All of the hunter gatherer and farmer samples according to the hirsplex system were defintley dark haired. The hunter gatherers were probably uniformly dark haired, because a very low percentage(1/4) had the 374f mutation. If anything the farmers were lighter haired than the hunter gatherers, because most probably had the 374f mutation.

The hunter gatherers were probably dark skinned while the farmers were probably light skinned.

Gok2 is the first stone age European sample who was certainly pigmented like a typical northern European; light skin, dark hair, and blue eyes. Maybe farmers in northwest Europe were heavily WHG compared to southern ones, and then Indo Europeans raised their WHG and ANE percentages even more to create modern northwest Europeans. Northwest European's hunter ancestry doesn't have enough affinities to eastern Europe for them to be a simple admixture of Sardinian like farmers and Indo Europeans.

I don't know though that was just an idea that went though my head. When I have time I really want to investigate all this stuff.

I know i am repeating myself but a breakthrough has been made by looking at stone age European pigmentation. We now know light hair rose in popularity AFTER the farmers and hunter gatherers mixed. There was major depigmentation that occurred especially in northern European's ancestors, their skin got lighter, their hair got lighter, and light eyes became attached to light hair and rose in popularity with it.

Krefter said...

Pigmentation SNPs of MA1 and AG2.

The results confirm that MA1 had dark eyes unlike Mesolithic and Neolithic European hunter gatherers. The results are constant with MA1 and AG2 having dark hair, but there are not enough SNPs to be for sure.

AG2 had skin lighting mutation rs1426654 A/A, like Motala12, Stuttgart, Otzi, Gok2, and bronze-iron age Siberian Indo Iranians, proving this mutation is very ancient in west Eurasians. AG2 having this mutation is constant study which estimated this mutation to be 22,000-28,000 years old. I think it is older though because it existed in WHG, ANE, and middle easterns(brother to WHG+basal Eurasian), who are the three main ancestral groups of modern west Eurasians.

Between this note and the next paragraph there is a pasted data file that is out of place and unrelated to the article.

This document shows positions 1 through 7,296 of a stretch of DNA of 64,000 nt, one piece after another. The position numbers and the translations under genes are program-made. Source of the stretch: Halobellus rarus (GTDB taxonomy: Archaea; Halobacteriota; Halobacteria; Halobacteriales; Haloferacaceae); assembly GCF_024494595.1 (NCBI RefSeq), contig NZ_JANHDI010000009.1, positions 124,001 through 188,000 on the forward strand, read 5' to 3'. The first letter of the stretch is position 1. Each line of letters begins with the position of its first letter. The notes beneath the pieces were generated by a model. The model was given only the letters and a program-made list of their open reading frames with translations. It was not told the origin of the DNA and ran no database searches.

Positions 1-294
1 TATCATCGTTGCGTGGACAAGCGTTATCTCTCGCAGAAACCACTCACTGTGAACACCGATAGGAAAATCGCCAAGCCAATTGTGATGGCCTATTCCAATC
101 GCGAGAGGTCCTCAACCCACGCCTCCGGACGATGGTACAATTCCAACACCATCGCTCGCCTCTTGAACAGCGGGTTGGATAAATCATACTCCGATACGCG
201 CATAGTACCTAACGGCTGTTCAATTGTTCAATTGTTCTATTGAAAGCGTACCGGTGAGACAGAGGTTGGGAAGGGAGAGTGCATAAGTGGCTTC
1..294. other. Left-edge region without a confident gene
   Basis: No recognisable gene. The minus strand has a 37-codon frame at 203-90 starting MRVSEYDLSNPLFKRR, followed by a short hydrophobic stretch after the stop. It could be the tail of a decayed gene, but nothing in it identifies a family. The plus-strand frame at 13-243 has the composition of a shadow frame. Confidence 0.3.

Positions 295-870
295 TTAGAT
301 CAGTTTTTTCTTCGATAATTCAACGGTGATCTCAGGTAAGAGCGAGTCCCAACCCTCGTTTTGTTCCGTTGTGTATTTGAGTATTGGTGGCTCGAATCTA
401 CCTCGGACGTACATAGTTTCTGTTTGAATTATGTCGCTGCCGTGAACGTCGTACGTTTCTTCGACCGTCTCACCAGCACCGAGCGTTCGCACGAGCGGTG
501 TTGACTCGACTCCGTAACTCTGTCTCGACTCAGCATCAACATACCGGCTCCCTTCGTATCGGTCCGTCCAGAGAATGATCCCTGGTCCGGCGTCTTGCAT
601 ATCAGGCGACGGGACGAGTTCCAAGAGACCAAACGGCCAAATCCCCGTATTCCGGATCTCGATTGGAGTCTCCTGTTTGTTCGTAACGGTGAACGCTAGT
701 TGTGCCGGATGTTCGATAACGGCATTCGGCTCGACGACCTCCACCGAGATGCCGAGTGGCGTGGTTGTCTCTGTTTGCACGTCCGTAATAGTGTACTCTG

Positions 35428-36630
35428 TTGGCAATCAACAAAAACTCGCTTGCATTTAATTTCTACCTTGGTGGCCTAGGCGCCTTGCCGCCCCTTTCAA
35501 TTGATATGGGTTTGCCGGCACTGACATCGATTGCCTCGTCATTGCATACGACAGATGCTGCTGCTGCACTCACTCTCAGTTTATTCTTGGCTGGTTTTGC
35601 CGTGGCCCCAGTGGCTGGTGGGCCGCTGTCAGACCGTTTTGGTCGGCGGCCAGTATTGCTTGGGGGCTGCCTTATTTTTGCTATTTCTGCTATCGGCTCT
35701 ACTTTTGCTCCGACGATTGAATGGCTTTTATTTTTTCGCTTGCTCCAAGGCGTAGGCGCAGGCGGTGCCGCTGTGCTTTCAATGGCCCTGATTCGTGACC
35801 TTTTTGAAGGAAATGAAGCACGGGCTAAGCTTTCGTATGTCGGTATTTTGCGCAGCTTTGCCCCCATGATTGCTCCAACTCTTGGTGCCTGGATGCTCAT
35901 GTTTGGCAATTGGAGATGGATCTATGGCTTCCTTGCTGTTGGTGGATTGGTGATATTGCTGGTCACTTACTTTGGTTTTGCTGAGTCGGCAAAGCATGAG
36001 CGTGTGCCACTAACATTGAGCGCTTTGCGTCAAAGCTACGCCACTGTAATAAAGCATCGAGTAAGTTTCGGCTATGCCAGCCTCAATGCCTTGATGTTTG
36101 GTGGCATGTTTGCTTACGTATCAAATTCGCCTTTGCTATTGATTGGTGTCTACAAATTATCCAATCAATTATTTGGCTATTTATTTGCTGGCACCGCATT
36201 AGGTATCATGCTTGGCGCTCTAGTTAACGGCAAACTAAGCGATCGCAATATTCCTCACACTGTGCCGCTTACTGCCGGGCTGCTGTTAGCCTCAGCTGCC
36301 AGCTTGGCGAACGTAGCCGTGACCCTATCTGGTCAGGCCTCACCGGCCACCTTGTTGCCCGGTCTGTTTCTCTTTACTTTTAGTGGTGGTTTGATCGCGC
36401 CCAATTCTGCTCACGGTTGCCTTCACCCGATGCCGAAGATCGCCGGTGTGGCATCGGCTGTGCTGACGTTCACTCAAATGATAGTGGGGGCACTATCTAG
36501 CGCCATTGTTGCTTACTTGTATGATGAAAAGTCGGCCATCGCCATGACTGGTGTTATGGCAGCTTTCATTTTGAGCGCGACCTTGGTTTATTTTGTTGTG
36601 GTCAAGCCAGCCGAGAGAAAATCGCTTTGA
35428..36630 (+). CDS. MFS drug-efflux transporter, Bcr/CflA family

MA1 had rs1426654 G/G, like most European hunter gatherer samples, and is evidence the majority of WHG-ANE hunter gatherers did.

Krefter said...

Y SNP calls for AG2.

The results confirm that he had hg F, and probably P. He has the only P mutation he was tested for, P-L781/PF5875/YSC0000255. He is Q1a1-F1215+, but was not tested for anything in between P and Q1a1. AG2 is R1-P245/PF6117+ and R1a1a1-Page7+, but he was R-P224/PF6050-, R1-P286/PF6136-, and R1a1-L122/M448/PF6237-.

Now i understand why others besides Geneticker who did the same tests said he belonged to either R1a1 or Q1a.

AG2 confirms that hg P was popular and probably largely spread with ANE populations.

P was all over Eurasia before the Neolithic. R1b and probably R1a were in west Asia and or central Asia-eastern Europe, R2 was in south Asia, Q was in south Asia-central Asia-Siberia-and the Americas, and P* lineages were in south Asia.

Krefter said...

Calls for mtDNA SNPs of 17,000YBP Siberian AG2.

AG2 is a member of mtDNA R and could not be placed in every R subclade he was tested for notably west Eurasian R2′JT and nearly every RO subclade including H and HVO. It is really disappointing that he could not get calls for U SNPs, but we do know he did not belong to any of the known U subclades; U5, U6, U1, and U2’3’4’7’8’9. The same is true for MA1 though, because he belonged to his own U subclade which has not been found in modern people.

He was not tested for U-MA1 mutations, and geneticker will probably find if he had U-MA1 soon.

Krefter said...

You should read this. Among other things R1a Z93 has been confirmed in bronze age Mongolia, and is without a doubt of Indo Iranian origin.